All posts by Lindsay Peters

2nd Place EMage Winner-Bronchial Atresia in an 18‐Month‐Old

Tanya Dall, MD; Tyler Ayalin, MD
Dr. Dall UCI/CHOC ‐ Children’s Hospital of Orange County; Dr. Ayalin ‐ CHOC

An 18-month-old male with no previous medical history presented to the pediatric ED during the summer for 4 months of cough. The parents described the cough as intermittent, lasting weeks at a time, before resolving and then recurring. The cough was associated with intermittent shortness of breath. He had been seen several times in the ED and by his pediatrician and was pending an outpatient ENT workup for intermittent stridor. His parents brought him to the ED because of a choking episode with perioral cyanosis while feeding. The initial CXR below demonstrated a distinct right upper lobe hyperlucency. Working diagnoses included asthma, airway obstruction, and foreign body. Bilateral decubitus xrays were performed, suggesting air trapping. A CT chest was performed that raised concern for bronchial atresia of the right upper lobe. read more

3rd Place EMage Winner-Bruising after a Viral Illness

Laura A Scieszka, MD  and Tricia Swan, MD

University of Florida College of Medicine, Department of Pediatric Emergency Medicine, Gainesville, Florida


A 6-year-old, unvaccinated, female presented to our pediatric emergency department with 2 days of unexplained bruising, left ankle pain and swelling, and intermittent gingival bleeding following a recent illness of vomiting and non-bloody diarrhea which had resolved 2 days prior to presentation.  Her associated symptoms included mild periumbilical abdominal pain and reported abdominal distension. Her parent denied any recent trauma, travel, medication use, ingestions, fevers, or jaundice.  The patient had no contributory family history. Physical exam findings were significant for dried blood in her mouth, around her teeth, and on her lips; tenderness to palpation of the dorsal aspect of her left ankle with mild swelling; and multiple large ecchymosis to her bilateral lower extremities, right flank and right shoulder. Her workup included a left ankle CT, abdominal ultrasound with Doppler, hepatitis panel, and Epstein Barr Virus, all of which were negative. Her remarkable lab results were prolonged aPTT >150, prothrombin 46.7, and INR 3.8. During her inpatient stay, she had decreased activity of factors 2 (thrombin), 7, 8, and 9. Mixing studies did not correct the patient’s bleeding time, which indicated the presence of an anticoagulant. Her diluted Russell viper venom (DRVV) test was positive, which is consistent with lupus anticoagulant (LA) antiphospholipid antibody syndrome (APS). read more

3rd Place EMage Winner-Ventriculitis and Pronounced Hydrocephalus from Neisseria meningitidis

Charles Hwang, MD and Carolyn Holland, MD, MEd

UF Health

Department of Emergency Medicine

A previously healthy, unvaccinated 10-month-old boy presented to the emergency department with a 3-day history of fatigue and somnolence.  Examination revealed an obtunded infant with sluggish pupils, bulging anterior fontanelle, bradycardia, hypertension, and extensor posturing with no purposeful movement.  His workup revealed a white blood cell count of 50.6 x 103 mm-3, bandemia of 8%, and hyponatremia of 119 mmol L-1.  A computed tomographic (CT) scan (Figure 1) of his brain showed hydrocephalus with fluid levels in bilateral ventricles with debris within the cerebrospinal fluid (CSF).  He was started on broad-spectrum antibiotics, and an external ventricular drain was placed.  CSF studies demonstrated WBC 905 mm-3, RBC 21 mm-3, glucose < 2 mg dL-1, protein 302 mg dL-1.  CSF culture confirmed Neisseria meningitidis.  Magnetic resonance imaging (MRI) (Figure 2) of the brain showed severe, diffuse meningitis and ventriculitis with purulent accumulation in the ventricles, sulci, and cisterna magni. read more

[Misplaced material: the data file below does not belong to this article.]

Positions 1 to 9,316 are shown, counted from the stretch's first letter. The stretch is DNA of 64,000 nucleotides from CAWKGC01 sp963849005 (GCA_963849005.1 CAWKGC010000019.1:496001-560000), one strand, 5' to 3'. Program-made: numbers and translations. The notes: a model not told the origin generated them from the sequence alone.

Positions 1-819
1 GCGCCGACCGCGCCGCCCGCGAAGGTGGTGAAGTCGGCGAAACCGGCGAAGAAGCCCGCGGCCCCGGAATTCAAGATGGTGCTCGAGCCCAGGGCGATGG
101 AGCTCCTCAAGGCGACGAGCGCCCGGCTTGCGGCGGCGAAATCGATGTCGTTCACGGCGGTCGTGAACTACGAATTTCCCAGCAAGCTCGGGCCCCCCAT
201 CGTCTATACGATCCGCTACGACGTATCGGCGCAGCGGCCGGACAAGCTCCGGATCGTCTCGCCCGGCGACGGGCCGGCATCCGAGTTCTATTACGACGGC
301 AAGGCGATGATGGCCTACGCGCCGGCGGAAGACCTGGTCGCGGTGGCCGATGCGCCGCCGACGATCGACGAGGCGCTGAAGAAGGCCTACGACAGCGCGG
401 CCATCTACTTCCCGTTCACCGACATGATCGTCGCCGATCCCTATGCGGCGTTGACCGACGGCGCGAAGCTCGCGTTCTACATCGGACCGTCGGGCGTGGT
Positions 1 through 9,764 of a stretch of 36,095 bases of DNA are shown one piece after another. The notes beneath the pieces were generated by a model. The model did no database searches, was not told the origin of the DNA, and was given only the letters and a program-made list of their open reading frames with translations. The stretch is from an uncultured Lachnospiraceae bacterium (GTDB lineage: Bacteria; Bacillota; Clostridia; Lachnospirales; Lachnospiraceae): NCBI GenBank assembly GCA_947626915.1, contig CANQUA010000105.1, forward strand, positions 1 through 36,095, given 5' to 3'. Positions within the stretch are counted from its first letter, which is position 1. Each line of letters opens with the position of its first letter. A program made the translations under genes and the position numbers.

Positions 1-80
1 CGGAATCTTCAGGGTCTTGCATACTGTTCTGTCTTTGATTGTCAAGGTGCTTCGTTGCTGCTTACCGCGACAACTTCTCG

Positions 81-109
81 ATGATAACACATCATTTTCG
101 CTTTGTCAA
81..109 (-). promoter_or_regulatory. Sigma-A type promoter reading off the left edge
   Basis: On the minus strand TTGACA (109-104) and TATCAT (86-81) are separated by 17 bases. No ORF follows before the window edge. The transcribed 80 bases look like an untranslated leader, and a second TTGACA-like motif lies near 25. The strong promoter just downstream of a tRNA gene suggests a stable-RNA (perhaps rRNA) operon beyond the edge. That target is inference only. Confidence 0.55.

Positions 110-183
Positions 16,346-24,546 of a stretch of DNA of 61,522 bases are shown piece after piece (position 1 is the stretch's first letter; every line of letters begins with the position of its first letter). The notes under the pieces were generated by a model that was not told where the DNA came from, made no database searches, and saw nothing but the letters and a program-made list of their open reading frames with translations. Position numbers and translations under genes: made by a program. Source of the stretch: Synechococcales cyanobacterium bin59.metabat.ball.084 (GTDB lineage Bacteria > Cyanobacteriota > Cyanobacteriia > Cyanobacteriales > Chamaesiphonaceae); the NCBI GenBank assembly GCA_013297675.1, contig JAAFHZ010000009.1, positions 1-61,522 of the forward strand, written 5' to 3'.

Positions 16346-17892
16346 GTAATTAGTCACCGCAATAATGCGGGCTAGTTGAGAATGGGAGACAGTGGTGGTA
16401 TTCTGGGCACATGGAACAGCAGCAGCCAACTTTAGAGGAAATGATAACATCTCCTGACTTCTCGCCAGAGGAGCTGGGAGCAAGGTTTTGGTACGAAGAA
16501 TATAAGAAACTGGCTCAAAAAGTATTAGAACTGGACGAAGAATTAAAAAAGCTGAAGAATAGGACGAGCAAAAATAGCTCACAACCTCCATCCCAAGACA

2nd Place EMage Winner-Increased Head Size

Susan Chigorom MD; Robert Barricella, MD; Maria Theresa Alvarez‐Ballway, MD; Diane Sin Quee, MD

Department of Pediatrics, Rutgers New Jersey Medical School

Luigi Bassani, MD

Department of Neurosurgery, Rutgers New Jersey Medical School

Case Presentation

3 month old female born via normal spontaneous vaginal delivery at term with 1 week NICU stay for indirect hyperbilirubinemia presents to the emergency department for increasing head size for 2 weeks. Prior to this patient has been active and playful with no change in behavior, except for a 2 day fever 1 week prior to presentation which resolved. Patient had prior nasal congestion which mother attributed to common cold. Mother denied recurrent or chronic sinusitis or infections. Patient initially presented to her pediatrician who started monitoring head circumference and subsequently referred to the Emergency department for further evaluation. Prenatal history was negative for fever, infection or sexually transmitted diseases. read more

1st Place EMage Winner: Her Skin is Cracking

Mary Claiborne, MD; Shilpa Dass, MD; Robert M Lapus, MD; Samuel J Prater, MD

Department of Emergency Medicine, McGovern Medical School at UTHealth, Houston, Texas

Children’s Memorial Hermann Hospital

Case Presentation:

An 11 year old African American female with trisomy 21, corrected congenital heart defect, and atopic dermatitis presented with generalized pruritus and scaliness for 2-3 days. Mom has been putting petroleum jelly on the lesions, however because of the worsening appearance, she presented to the emergency department. read more